sought to use a reduction of East-West tensions in
order to draw upon the economic dynamism of the West
and relaunch Soviet economic growth, but, in the end,
little was achieved. The 1975 Helsinki Pact satisfied
one important Soviet demand by formally recognizing
postwar European borders, but its "Basket Three"
commitment to a human rights agenda only stimulated
what was already chronic unrest among the Soviet
Union's restive Warsaw Pact satellites. In Asia, the
logic of detente aimed at blocking the emergence of a
U.S.-Chinese strategic axis with an anti-Soviet
character, but by the late 1970s, the United States had
played its China card, leaving Moscow effectively

isolated in the region. Even the Soviets' aggressive
Third World activism had gone awry, bleeding into the
sands of a series of open-ended and unproductive local
wars including the traumatic intervention in
The post-Brezhnev call for "New Thinking" in
international relations thus fell upon fertile ground.
The Soviet state which Mikhail Gorbachev and his
generation of reformers inherited was isolated
internationally, overextended strategically, and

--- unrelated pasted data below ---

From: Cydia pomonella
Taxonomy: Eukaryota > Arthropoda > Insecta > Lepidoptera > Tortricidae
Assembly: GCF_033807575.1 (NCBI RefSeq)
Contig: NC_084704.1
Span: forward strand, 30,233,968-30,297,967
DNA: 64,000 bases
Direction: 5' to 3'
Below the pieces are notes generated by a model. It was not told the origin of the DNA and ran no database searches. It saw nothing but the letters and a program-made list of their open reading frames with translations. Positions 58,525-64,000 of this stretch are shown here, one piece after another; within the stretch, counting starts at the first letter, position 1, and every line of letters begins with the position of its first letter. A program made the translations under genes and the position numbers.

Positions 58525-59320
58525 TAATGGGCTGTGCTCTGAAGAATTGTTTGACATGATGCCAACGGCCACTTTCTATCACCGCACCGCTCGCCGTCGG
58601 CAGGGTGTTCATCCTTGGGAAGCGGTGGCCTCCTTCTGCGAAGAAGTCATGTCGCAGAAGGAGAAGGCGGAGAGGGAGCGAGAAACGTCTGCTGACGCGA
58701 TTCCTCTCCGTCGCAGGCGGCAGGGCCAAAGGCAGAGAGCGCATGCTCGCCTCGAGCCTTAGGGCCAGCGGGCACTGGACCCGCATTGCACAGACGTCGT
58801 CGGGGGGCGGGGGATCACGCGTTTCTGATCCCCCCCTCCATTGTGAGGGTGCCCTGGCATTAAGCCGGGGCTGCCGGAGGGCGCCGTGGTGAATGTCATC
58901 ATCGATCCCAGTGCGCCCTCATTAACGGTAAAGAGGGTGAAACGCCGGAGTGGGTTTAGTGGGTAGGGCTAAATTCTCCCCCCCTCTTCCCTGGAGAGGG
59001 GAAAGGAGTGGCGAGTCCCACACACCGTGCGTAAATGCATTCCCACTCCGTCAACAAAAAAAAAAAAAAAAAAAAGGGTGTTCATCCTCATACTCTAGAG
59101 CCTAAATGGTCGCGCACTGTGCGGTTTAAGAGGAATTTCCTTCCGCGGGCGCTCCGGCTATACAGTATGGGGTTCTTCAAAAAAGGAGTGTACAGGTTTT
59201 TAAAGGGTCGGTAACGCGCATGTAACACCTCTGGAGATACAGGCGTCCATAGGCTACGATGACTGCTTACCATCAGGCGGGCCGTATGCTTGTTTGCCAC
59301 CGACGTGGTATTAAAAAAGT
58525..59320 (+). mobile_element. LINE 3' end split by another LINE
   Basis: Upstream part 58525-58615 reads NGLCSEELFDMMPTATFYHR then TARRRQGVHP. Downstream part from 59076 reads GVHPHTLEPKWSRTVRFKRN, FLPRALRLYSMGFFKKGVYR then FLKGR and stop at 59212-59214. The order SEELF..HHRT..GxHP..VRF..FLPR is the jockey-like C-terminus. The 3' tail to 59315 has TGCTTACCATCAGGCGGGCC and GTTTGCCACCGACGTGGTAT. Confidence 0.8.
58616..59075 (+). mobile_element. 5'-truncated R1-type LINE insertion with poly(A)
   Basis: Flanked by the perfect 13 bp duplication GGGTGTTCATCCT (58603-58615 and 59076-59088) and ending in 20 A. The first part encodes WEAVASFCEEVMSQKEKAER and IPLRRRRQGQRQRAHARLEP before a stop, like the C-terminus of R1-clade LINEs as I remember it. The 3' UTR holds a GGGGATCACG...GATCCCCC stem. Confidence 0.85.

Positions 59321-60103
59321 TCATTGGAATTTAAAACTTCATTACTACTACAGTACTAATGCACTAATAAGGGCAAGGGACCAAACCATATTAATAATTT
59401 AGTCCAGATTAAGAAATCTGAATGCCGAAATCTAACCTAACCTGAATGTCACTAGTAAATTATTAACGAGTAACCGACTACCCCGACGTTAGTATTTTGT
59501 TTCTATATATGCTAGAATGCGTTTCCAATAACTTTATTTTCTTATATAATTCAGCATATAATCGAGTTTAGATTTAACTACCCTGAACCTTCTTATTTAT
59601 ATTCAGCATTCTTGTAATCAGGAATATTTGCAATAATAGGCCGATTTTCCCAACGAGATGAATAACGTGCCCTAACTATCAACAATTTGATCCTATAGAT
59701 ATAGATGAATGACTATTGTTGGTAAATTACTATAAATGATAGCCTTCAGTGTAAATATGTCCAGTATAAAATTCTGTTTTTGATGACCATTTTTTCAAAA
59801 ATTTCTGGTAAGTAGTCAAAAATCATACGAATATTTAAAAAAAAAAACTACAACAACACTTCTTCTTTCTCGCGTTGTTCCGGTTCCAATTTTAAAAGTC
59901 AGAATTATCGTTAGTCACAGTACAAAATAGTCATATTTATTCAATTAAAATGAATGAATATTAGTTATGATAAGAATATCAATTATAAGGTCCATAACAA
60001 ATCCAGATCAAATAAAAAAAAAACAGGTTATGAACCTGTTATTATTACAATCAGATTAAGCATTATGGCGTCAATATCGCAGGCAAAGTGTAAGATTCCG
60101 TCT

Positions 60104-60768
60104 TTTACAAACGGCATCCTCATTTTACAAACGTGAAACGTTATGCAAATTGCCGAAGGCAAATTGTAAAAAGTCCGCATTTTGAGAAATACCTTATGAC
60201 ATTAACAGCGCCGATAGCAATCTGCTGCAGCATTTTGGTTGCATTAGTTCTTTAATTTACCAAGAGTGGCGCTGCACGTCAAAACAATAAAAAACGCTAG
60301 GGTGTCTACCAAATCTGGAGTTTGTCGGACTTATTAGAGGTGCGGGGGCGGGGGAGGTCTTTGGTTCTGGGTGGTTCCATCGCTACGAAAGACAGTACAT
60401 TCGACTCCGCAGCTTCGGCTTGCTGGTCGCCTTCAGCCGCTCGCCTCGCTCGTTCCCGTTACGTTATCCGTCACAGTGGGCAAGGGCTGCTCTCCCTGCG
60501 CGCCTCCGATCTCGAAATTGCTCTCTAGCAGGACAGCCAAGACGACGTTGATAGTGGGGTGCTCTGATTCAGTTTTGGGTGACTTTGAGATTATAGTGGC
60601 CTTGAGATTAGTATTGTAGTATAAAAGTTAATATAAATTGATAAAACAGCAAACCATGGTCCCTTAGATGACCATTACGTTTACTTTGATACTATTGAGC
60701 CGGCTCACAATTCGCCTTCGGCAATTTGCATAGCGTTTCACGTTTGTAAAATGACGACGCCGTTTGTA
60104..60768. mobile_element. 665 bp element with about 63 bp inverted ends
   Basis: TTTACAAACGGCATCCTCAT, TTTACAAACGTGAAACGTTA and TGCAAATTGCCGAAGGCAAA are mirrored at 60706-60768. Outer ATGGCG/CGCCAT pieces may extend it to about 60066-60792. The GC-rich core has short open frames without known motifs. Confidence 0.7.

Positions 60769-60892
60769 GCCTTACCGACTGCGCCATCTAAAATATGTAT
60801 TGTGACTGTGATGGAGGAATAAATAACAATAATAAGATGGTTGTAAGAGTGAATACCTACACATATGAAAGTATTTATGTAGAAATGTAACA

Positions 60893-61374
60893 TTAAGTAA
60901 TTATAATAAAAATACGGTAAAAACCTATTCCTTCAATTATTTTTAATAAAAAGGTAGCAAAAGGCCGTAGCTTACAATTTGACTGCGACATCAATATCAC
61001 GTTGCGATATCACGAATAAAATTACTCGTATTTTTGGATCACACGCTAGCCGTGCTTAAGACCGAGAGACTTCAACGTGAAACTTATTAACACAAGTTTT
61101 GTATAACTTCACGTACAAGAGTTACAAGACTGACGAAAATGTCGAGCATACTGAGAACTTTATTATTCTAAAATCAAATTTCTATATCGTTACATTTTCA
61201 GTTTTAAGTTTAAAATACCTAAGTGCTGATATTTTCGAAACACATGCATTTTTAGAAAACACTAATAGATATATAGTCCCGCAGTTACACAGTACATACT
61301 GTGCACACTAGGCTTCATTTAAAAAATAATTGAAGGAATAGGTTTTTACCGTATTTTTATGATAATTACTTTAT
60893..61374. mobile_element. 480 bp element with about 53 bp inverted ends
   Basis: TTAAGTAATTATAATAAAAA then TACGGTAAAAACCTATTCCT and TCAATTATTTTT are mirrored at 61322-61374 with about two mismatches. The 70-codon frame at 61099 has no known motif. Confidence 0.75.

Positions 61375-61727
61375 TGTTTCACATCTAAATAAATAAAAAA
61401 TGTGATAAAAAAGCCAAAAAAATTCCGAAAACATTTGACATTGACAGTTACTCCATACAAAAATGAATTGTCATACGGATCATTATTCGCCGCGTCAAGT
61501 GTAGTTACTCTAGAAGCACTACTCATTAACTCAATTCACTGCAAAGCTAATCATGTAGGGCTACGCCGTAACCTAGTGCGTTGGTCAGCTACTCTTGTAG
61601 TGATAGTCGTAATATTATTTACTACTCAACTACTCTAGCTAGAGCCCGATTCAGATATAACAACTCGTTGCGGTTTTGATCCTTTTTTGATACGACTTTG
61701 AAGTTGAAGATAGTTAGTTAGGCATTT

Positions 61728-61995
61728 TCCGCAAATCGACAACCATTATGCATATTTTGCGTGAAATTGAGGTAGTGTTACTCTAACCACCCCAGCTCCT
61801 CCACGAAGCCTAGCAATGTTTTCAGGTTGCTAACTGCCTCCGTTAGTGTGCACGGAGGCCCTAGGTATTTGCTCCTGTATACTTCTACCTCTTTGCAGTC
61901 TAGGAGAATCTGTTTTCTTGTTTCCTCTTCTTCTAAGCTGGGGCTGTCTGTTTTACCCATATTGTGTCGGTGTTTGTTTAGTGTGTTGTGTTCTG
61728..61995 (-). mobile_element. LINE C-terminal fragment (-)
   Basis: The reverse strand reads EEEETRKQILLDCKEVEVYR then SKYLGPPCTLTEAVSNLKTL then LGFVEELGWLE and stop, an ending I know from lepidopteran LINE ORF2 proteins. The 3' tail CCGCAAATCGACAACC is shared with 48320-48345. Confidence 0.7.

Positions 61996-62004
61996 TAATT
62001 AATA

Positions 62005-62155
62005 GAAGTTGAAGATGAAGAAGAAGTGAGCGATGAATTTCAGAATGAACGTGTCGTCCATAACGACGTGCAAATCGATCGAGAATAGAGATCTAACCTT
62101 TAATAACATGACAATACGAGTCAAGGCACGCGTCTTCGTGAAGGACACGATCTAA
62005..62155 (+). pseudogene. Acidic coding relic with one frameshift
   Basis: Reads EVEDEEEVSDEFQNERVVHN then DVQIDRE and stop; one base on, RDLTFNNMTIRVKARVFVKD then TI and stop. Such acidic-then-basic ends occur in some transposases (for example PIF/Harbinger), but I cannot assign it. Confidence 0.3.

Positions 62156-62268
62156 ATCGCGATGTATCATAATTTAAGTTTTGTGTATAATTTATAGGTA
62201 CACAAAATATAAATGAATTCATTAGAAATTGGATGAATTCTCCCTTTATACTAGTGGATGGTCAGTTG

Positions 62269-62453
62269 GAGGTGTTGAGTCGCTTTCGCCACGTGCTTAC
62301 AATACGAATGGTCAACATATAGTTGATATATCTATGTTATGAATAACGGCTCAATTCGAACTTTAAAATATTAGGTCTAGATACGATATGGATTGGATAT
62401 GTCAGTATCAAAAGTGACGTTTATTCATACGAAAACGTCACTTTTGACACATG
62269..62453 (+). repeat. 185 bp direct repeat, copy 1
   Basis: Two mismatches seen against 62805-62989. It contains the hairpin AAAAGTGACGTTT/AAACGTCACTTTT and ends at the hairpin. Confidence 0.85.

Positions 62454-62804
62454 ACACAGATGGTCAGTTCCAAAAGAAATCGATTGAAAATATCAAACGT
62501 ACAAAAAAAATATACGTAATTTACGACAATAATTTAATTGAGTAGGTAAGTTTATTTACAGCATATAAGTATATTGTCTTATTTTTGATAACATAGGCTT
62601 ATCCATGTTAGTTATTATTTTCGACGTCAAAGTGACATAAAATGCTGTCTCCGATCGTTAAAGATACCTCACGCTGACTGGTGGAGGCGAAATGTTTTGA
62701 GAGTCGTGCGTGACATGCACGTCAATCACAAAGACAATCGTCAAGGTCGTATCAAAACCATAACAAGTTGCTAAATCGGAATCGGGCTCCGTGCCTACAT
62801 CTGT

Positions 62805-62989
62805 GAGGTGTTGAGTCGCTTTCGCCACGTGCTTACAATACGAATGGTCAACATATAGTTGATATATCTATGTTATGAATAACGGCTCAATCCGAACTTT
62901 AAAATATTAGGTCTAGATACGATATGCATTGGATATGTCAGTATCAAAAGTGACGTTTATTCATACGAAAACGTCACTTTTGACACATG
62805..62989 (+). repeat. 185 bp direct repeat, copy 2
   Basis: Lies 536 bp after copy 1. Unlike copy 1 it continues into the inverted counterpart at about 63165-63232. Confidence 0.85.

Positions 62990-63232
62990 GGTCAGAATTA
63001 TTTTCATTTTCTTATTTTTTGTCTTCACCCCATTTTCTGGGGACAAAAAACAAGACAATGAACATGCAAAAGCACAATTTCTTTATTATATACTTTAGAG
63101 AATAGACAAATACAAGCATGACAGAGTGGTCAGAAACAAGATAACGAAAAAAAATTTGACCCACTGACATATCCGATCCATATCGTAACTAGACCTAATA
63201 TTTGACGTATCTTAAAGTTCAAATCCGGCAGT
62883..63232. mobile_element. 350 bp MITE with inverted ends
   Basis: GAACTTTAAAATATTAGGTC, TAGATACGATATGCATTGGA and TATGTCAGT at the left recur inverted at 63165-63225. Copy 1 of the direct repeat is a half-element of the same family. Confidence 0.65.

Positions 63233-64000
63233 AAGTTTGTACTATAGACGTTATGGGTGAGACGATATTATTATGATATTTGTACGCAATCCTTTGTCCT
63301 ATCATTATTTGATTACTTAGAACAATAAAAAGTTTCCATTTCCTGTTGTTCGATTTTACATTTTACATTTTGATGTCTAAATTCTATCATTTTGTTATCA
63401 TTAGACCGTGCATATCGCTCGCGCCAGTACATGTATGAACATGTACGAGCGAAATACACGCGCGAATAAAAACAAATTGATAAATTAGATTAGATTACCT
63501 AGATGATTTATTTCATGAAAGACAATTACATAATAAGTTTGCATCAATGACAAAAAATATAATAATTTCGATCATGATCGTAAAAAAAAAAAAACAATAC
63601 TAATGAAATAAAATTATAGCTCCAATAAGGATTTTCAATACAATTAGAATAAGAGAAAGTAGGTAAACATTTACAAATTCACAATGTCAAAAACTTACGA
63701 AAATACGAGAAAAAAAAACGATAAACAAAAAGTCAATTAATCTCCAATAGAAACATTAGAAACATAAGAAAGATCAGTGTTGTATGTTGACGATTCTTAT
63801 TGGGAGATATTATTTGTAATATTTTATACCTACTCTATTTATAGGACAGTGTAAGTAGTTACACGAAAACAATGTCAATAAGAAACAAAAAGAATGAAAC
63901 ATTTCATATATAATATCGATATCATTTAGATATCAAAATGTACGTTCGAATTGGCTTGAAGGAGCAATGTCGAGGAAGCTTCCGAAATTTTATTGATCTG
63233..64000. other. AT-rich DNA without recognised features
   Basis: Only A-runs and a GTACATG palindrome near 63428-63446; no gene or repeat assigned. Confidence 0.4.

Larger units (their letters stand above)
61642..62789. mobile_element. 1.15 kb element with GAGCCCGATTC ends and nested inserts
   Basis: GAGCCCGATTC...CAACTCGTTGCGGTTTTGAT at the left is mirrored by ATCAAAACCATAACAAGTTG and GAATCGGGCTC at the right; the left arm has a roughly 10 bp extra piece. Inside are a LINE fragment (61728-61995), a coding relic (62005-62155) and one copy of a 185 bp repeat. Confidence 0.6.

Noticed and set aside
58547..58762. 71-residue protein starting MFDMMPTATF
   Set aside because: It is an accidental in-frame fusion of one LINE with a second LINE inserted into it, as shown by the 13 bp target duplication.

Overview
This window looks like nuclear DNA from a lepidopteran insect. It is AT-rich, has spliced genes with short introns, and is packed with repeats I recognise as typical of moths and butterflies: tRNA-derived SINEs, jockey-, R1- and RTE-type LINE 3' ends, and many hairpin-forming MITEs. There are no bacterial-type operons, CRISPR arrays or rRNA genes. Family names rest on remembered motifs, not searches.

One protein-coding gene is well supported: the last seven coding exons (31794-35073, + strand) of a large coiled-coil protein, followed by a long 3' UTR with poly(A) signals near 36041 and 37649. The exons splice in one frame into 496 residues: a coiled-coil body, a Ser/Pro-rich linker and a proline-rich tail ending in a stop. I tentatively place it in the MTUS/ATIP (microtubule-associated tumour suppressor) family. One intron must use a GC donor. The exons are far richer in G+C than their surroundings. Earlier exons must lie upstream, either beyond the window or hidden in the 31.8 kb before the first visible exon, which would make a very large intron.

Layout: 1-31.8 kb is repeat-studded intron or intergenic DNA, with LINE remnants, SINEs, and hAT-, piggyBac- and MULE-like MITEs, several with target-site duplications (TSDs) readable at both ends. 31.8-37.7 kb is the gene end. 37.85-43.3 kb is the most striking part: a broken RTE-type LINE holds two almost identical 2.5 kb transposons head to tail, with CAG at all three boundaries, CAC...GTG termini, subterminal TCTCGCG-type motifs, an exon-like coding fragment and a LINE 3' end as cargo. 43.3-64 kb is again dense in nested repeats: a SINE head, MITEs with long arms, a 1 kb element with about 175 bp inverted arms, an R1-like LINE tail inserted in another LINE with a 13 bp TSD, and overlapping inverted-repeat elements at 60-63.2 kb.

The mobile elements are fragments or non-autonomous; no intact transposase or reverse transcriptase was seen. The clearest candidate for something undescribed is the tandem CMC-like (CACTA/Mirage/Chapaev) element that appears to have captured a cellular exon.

socially fragile. The Kantian premises of Gorbachev's
international theory--increasing international
interdependence, the irrationality of war, the need for
cooperative solutions to existential, ecological, and
developmental threats--are often criticized in Russia
today for their excessive idealism or naivete. They
were nonetheless appropriate responses to the Soviet
Union's objective need for a major reorientation of
international priorities. Gorbachev's initiatives
pulled back the USSR from its Third World imbroglios,
reanimated the nuclear disarmament process, built a
foundation for rapprochement with China, forged a new
climate of cooperation with the West, and generated the
possibility for a decisive (though ultimately
unsuccessful) engagement with the challenge of domestic
reform. Gorbachev's goal was not to transcend
bipolarity but to reestablish it by renewing the
foundations of Soviet power. This helps to account for
the skepticism with which his program was originally
greeted in the West, though in fact the real goal was
not hegemonism but rather positive cooperation in a
framework of common security. For a brief moment,
projects for Soviet-American co-management and
condominium arrangements, a pax Gorbacheviana under the
twin stars of the born-again superpower partners, were
able to flourish.

The image of a new world order defined by
superpower cooperation quickly proved to be a mirage.
Gorbachev's turn away from the illusory threat
perceptions of the Cold War era served to clear the
ground for a confrontation with the real social,

economic, and political sources of the Soviet malaise,
but it was a necessary rather than sufficient condition
for regime transformation. In the end the Soviet order
was not destroyed by external pressures (these